The thing is, similar lines of argument have been raised in the past. I recall in the 1980s, when many quiet, marginalized gay-identified people, living without protection from any nondiscrimination policies, looked to professionals to save them. Political activism, they argued, just alienated the populace. They looked to scientists to save them by finding the "gay gene." But it has been the brave actions of masses of LGBT people coming out at home and work and being politically active that have led to the gains in protection for LGBT people and same-sex couples, not some scientific discovery.

Or consider Dr. Martin Luther King, Jr.'s famous 1963 "Letter From a Birmingham Jail," an impassioned defense of nonviolently confrontational civil rights activism. The letter was addressed to a collection of moderate clergymen who had appealed to King to stop pushing sit-ins and to wait patiently for the legislature to produce civil rights protections. In due time, these clergy argued, if you are polite and trusting, these professionals will act. Just stop agitating, stop alienating them, be patient. But King was right--it was continuing civil rights activism that led to the enactment of the Civil Rights Act of 1964. I believe the lessons of our history are clear: if you want your people to be treated better, then take pride in who you are and demand your rights. And that is what I intend to do.

It's for this reason that I do not identify with the term "DSD." I am not disordered. I was born as nature intended me, and I feel no shame in that. I am an intersex person, and I personally have no interest in having my genitalia surgically altered. I shall not sit meekly by and wait for professionals to quietly change their minds about how to treat the young members of my community. I am going to be noisy and public in my demands, and I am going to work with our nascent social movement. My goal is to make the public aware that we are here, and that infant sex assignment surgery is making things worse rather than better for so many of us. It's public pressure and a shift in public opinion that will finally end the era of attempting to erase us medically. We will be recognized, respected, and no changes to our genitalia will be made unless and until we reach an age where we can request them, uncoerced.

In the future, I hope, when intersex babies are born, their parents, though probably still feeling shocked intially, will know that we are out here, leading happy lives. They can embrace their children--see them as members of a minority, yes, but also as lovely, not defective. They can learn from their children, about privilege and marginalization, to be sure, but also about the vibrance of human diversity. And these children will be able to connect with our community, help build our culture as a people, and contribute to the enrichment of our nation's web of identities, as today's Deaf community does.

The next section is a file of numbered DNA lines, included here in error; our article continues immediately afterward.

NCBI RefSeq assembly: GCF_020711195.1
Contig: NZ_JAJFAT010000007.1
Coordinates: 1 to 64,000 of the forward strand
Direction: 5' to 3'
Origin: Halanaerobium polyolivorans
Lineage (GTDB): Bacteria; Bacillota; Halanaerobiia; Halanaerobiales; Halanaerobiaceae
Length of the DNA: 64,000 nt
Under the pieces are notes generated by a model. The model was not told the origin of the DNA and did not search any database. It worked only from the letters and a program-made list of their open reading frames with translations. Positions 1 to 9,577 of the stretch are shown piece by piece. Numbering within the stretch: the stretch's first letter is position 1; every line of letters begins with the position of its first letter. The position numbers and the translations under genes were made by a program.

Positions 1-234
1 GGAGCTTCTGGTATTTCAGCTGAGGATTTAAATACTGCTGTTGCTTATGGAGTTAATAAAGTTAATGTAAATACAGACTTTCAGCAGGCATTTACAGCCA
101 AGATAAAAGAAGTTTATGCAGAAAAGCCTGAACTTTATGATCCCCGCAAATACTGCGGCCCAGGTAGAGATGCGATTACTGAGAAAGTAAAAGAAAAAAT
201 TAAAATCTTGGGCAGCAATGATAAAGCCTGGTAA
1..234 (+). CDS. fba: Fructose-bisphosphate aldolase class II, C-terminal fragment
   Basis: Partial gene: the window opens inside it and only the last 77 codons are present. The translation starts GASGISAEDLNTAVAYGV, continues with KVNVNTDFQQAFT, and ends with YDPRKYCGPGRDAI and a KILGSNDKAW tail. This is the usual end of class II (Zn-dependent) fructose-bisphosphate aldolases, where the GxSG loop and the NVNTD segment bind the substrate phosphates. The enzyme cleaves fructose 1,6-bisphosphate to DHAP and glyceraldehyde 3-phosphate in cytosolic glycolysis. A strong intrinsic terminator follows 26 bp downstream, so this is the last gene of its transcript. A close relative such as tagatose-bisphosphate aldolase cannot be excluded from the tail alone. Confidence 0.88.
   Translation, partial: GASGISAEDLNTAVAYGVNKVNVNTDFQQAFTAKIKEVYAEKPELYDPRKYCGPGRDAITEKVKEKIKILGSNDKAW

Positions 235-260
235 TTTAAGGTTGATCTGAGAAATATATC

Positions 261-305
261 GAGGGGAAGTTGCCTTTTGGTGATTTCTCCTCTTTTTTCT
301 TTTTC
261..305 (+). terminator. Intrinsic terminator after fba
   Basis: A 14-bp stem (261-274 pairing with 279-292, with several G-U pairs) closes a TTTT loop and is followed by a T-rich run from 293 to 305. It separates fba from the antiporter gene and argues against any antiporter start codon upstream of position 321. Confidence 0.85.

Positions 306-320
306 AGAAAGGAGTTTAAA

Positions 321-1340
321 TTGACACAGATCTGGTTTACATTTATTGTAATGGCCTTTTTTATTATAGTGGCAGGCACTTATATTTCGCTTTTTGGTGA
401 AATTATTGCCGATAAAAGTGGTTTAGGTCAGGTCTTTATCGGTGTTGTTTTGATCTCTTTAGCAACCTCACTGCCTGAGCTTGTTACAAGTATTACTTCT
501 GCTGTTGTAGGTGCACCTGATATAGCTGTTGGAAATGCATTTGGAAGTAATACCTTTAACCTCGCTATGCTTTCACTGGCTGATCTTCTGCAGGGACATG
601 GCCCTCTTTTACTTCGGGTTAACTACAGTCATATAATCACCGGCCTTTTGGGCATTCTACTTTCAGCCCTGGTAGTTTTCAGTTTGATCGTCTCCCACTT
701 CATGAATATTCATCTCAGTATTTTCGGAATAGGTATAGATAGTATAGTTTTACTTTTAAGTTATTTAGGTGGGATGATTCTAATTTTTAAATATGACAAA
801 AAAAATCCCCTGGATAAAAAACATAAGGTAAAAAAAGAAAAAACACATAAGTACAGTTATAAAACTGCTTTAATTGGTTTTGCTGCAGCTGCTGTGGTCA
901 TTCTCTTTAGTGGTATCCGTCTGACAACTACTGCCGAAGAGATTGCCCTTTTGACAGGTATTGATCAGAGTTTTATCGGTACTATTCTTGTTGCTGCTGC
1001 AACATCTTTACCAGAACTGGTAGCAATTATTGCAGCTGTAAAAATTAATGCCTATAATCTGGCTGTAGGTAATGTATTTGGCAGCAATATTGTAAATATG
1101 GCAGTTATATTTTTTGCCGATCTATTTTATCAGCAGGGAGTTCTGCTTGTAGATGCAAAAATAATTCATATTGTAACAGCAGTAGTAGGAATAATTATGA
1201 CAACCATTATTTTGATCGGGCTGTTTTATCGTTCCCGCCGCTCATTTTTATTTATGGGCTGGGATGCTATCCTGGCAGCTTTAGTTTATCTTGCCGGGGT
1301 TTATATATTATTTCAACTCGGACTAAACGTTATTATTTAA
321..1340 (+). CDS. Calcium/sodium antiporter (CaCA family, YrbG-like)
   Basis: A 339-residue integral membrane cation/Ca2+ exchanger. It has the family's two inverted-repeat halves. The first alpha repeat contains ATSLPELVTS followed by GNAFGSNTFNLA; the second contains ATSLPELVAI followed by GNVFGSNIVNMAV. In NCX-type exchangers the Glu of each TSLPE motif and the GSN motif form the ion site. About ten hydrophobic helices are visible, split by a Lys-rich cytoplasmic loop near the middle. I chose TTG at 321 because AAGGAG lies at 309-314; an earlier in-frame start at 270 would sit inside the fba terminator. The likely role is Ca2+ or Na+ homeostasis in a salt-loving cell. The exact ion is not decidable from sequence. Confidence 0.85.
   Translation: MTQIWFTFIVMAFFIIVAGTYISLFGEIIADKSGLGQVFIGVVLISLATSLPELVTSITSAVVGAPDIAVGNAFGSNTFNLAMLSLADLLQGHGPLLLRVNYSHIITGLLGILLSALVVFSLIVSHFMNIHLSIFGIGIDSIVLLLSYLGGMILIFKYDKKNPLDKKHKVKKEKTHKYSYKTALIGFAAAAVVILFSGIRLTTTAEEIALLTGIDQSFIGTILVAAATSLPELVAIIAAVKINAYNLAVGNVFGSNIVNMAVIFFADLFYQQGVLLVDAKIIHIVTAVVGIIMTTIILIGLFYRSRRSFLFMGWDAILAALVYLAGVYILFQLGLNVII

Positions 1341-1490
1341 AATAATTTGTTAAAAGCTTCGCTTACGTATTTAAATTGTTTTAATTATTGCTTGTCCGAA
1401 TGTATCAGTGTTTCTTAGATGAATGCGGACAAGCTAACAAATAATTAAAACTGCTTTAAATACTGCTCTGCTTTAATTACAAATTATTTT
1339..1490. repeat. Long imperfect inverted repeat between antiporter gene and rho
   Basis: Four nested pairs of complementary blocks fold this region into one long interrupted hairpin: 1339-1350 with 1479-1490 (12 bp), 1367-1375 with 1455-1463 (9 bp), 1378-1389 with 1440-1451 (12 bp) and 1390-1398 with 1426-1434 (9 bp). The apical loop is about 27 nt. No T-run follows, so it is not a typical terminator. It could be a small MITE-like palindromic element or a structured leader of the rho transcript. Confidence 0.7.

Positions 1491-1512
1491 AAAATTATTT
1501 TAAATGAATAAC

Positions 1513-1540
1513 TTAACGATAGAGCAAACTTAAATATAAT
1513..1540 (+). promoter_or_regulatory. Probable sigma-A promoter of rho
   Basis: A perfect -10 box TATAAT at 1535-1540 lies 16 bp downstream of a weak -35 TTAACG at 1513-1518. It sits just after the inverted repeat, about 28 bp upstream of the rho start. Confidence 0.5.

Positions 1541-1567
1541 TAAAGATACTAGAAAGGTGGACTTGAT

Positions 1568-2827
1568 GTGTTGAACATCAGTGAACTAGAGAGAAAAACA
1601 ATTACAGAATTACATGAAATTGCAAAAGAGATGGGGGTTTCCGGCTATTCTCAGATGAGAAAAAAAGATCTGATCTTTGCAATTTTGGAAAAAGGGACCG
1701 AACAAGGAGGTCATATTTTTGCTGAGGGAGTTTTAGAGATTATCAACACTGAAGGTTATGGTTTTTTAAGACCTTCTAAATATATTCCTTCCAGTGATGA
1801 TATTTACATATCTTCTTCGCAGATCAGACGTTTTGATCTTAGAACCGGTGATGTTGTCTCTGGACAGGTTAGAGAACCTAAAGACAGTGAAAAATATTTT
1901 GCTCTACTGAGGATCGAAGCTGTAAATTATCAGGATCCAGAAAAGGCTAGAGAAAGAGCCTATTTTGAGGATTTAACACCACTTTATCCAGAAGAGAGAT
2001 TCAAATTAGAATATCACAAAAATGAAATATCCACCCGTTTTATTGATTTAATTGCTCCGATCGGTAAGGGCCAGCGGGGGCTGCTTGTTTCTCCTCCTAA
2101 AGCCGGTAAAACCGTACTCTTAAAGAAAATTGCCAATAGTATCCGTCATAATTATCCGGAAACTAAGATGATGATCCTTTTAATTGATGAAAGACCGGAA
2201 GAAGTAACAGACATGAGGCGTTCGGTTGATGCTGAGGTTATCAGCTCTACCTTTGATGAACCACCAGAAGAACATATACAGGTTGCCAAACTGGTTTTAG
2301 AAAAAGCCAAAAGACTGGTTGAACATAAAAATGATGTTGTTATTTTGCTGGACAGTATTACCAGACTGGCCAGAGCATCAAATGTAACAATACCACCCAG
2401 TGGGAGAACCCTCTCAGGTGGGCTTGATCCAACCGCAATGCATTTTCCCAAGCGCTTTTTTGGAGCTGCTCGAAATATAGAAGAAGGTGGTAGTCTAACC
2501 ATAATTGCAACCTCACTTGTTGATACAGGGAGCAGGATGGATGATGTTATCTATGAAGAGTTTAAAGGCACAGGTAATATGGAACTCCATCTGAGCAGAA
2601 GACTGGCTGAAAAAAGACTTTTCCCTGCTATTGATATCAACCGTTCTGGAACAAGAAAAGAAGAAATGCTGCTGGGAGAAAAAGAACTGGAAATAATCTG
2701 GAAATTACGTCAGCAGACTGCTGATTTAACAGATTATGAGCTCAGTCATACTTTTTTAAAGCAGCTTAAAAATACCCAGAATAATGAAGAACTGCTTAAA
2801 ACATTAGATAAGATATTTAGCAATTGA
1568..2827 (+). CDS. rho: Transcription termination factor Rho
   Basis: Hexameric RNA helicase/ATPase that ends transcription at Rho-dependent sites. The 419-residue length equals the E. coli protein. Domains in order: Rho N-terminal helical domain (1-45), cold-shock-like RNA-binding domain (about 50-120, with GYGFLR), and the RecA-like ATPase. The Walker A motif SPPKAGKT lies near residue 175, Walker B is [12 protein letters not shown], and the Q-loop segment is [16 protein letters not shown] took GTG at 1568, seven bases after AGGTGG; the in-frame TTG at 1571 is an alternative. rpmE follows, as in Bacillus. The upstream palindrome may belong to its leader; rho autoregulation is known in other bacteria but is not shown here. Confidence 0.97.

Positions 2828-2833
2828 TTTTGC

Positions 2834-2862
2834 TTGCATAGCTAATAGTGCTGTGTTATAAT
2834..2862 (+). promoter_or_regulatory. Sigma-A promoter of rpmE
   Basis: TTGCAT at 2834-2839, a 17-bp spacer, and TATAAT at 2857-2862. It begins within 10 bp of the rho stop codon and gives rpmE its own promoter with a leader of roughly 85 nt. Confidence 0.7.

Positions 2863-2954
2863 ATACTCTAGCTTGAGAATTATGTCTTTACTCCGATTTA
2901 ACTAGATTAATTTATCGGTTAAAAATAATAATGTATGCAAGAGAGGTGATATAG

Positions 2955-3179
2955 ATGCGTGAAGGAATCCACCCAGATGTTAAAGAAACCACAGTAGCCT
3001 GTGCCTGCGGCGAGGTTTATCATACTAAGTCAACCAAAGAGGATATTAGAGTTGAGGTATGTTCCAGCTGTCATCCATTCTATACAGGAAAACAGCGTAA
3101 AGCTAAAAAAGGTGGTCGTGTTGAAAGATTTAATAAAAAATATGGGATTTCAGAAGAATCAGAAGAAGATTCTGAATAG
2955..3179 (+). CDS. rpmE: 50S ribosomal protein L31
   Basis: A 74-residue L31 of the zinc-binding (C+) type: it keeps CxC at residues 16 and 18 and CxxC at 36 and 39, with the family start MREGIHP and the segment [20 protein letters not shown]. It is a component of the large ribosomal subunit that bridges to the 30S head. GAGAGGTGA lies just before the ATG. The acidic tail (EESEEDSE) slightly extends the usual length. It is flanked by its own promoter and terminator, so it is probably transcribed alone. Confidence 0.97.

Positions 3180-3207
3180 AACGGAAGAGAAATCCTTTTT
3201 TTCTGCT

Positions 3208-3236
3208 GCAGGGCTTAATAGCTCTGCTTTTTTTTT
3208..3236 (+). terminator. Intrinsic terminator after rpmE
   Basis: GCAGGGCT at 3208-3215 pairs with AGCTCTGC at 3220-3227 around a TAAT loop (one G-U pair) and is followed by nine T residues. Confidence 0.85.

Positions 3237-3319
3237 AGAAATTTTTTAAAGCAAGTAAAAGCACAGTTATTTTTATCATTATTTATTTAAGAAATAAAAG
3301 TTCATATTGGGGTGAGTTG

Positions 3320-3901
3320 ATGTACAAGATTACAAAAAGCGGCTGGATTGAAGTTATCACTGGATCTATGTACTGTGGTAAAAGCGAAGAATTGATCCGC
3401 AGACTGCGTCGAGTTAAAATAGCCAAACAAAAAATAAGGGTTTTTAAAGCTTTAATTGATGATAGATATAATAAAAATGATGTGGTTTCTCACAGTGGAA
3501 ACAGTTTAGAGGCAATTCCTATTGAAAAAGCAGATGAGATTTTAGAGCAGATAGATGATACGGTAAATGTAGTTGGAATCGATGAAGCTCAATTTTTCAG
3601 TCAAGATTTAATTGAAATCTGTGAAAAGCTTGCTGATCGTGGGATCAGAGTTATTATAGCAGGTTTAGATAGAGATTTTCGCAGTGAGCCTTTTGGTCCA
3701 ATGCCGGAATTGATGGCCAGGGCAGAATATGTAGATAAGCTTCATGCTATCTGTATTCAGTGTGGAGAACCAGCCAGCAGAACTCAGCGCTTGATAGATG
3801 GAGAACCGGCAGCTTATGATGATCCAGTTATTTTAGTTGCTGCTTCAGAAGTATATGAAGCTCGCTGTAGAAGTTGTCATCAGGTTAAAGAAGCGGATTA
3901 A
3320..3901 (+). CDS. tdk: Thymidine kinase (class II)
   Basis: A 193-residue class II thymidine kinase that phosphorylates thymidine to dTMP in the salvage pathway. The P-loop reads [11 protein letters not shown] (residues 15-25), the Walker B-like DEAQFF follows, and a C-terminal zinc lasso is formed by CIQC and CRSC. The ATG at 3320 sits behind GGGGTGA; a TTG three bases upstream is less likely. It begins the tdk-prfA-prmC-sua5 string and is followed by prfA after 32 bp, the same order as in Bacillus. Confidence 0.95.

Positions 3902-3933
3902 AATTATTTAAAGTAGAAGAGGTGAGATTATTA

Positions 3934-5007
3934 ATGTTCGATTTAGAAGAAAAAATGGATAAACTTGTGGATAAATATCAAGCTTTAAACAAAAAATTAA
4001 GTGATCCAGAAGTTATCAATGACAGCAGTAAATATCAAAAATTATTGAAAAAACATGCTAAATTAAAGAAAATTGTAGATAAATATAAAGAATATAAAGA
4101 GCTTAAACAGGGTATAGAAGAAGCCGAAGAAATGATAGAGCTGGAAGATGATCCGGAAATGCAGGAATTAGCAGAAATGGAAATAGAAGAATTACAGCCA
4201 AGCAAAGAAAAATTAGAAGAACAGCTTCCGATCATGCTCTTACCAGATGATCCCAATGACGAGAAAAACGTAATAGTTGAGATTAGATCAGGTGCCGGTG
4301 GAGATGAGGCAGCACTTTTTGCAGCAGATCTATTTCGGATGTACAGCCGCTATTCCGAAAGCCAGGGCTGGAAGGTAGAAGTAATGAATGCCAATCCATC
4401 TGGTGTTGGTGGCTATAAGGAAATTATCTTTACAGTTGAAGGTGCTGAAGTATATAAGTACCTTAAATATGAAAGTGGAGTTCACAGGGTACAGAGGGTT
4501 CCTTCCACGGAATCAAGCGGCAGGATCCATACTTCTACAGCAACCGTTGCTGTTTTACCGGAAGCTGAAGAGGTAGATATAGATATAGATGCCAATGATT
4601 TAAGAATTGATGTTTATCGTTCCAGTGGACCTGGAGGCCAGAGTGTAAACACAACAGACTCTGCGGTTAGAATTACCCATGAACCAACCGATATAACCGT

Thursday, April 29, 2010

Five Myths that Hurt Intersex People

I've had conversations with some intersex acquaintances recently about painful situations in which (nonintersex) people have accused my friends of not "really" being intersex. Besides revealing how rude people in our society can be about policing sex and gender, what these conversations have illustrated are some central myths about intersex status that come up over and over again. It's these that I will address in this blog post.

Myth 1: Intersex people all have intermediate genitalia

Imagine this: you're an intersex person, nervous about dating and finding a partner. You work up your courage to disclose your status to people you're interested in, and after a series of them seeming polite but disinterested in dating, you finally meet a guy who expresses interest. You date for a while, and get to the point where the clothes come off. Your boyfriend gets a good look at you naked, accuses you of "making up that story of being intersex" because your body looks female to him, and breaks off the relationship, leaving you feeling misunderstood and ill-used.

Many people are intersexed in ways that are not visible to their partners. For example, an individual with AIS (androgen insensitivity syndrome) is born with internal testes but genitalia that look typically female. Intersex people born with visibly intermediate genitals are often subject to infant sex assignment surgery, another reason why our bodies may not appear visibly intersex to others.

What disturbs me about incidents in which a partner seems interested in dating an intersex person until the clothes come off is that it generally reveals that the partner was fetishizing the intersex person--only interested in them for their "exotic" body. In the situation described here, the boyfriend wanted to have sex with someone who looked genitally intermediate generally. I've also heard stories from intersex people whose genitals are visibly atypical about how a partner lost interest in them when the clothes came off because they didn't see the kind of "hermaphrodite" genitals they'd dreamt of, with a big penis and a vagina (a configuration almost unheard of in real life, but popular in pornographic fantasy). It's depressing to find out your date wasn't really interested in you, but in playing with some fantasy set of genitalia.